25.9 million business account credentials and over 543 million breach assets tied to employees in the Fortune 1000 are readily available on the criminal underground, SpyCloud reveals.
Password reuse risk
“Year after year, studies show that the use of weak and stolen credentials is the most common hacking tactic for cybercriminals, yet 76 percent of employees at the world’s largest companies are still reusing passwords across personal and professional accounts,” said Chip Witt, VP of product management for SpyCloud.
“People don’t seem to realize just how often their credentials end up in criminal hands or how stolen passwords can be used to access other accounts they think are safe.”
Regardless of security guidelines that warn against such behavior, many employees, even at the executive level, are using corporate credentials as personal logins for other accounts. When those third-party sites are subject to data breaches, reused employee logins provide criminals with easy access to corporate systems and networks.
Analysis within report is broken down by data type and sector (as defined by Fortune) to reveal the scope of breach exposure facing the largest U.S. companies across different industries.
- The credentials of 133,927 C-level Fortune 1000 executives are available for sale on the dark web.
- At 552,601 per company, employees in the telecommunications sector have by far the highest average number of exposed credentials.
- 13,897 technology sector employees’ corporate or personal systems appear to be infected with credential-stealing malware.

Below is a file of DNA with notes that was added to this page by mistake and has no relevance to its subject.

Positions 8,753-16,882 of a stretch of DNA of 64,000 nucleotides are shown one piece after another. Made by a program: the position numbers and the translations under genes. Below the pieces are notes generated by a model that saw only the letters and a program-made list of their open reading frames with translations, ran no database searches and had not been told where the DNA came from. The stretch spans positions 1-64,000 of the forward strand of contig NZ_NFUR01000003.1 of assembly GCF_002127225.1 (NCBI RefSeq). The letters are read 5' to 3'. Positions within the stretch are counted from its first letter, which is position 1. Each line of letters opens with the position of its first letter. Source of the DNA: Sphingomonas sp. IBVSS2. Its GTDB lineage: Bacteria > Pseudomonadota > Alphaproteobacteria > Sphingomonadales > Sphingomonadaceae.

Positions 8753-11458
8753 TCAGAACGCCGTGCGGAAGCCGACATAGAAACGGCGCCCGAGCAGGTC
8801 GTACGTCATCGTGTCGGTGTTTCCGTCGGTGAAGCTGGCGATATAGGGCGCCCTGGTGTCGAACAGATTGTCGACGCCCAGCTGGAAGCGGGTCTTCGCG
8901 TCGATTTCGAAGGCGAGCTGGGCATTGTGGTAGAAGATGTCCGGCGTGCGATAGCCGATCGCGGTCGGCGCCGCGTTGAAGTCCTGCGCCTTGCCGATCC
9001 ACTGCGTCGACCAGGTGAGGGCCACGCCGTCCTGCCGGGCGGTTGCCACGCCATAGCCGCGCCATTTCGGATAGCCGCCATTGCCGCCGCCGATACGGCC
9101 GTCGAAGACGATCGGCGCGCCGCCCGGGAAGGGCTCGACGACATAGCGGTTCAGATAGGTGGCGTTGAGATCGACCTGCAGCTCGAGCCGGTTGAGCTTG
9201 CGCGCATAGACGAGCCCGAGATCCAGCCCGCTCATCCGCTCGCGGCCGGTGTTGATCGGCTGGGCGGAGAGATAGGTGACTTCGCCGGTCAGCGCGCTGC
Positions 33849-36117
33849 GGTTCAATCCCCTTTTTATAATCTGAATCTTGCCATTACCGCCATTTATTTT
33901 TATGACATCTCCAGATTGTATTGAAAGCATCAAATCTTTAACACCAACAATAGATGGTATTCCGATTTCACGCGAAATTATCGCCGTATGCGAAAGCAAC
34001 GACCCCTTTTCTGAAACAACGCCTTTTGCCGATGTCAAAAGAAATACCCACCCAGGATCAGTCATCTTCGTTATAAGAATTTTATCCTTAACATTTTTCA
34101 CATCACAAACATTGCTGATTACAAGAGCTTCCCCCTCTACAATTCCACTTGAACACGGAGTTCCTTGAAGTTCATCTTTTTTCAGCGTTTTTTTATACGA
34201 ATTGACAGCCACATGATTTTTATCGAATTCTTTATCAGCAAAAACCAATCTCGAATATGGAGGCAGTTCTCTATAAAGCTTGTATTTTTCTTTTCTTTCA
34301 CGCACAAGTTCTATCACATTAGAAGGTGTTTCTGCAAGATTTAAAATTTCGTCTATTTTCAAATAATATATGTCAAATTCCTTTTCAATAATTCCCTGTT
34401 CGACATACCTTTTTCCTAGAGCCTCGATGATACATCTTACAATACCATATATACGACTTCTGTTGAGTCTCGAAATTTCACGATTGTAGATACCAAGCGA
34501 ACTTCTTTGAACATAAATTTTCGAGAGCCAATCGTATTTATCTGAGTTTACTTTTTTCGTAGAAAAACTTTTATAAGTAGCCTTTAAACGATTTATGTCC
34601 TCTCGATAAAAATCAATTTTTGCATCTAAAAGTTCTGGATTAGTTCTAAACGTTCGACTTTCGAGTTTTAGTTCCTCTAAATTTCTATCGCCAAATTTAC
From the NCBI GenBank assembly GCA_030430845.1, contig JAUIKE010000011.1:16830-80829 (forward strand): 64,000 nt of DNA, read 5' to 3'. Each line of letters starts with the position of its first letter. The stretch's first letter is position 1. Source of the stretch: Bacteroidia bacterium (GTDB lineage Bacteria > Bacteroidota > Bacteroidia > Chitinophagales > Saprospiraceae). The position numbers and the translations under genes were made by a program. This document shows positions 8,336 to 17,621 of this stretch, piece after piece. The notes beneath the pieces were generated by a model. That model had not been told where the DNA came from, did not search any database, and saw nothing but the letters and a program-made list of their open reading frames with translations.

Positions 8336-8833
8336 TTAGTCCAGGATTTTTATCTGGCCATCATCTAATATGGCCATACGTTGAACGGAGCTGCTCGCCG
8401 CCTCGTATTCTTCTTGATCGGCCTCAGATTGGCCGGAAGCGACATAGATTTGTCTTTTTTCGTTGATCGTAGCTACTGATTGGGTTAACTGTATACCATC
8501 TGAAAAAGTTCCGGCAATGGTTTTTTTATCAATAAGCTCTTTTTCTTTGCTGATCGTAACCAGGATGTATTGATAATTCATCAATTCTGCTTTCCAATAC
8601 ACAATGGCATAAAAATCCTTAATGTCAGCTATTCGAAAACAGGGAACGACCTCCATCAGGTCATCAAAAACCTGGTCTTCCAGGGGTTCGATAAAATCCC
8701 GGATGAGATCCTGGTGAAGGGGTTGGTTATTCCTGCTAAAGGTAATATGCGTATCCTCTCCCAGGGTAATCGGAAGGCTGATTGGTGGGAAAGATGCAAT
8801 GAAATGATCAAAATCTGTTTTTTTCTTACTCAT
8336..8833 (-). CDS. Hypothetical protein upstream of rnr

- In addition to corporate credentials, breaches regularly expose a wealth of personally identifiable information (PII) that enables bad actors to bypass security measures, take over accounts, and compromise enterprise networks. Over 281M PII assets of Fortune 1000 employees are available to cybercriminals.
- Despite constant warnings about the high risk of using weak passwords, “123456” and “password” are still the most commonly used among employees.
- At 85 percent, the media industry has the highest rate of password reuse. Media professionals also show an affinity for using certain passwords that would be inappropriate to publish here.
“Especially with millions of people still working from home, enterprises must be able to trust the identities of the employees, consumers, and suppliers accessing their networks,” continued Witt.
“The best way to prevent accounts from being taken over is to identify compromised credentials quickly after a breach and mitigate before criminals have time to use them. That requires a comprehensive, continuously updated database of breach data that security leaders can use to keep corporate accounts safe.”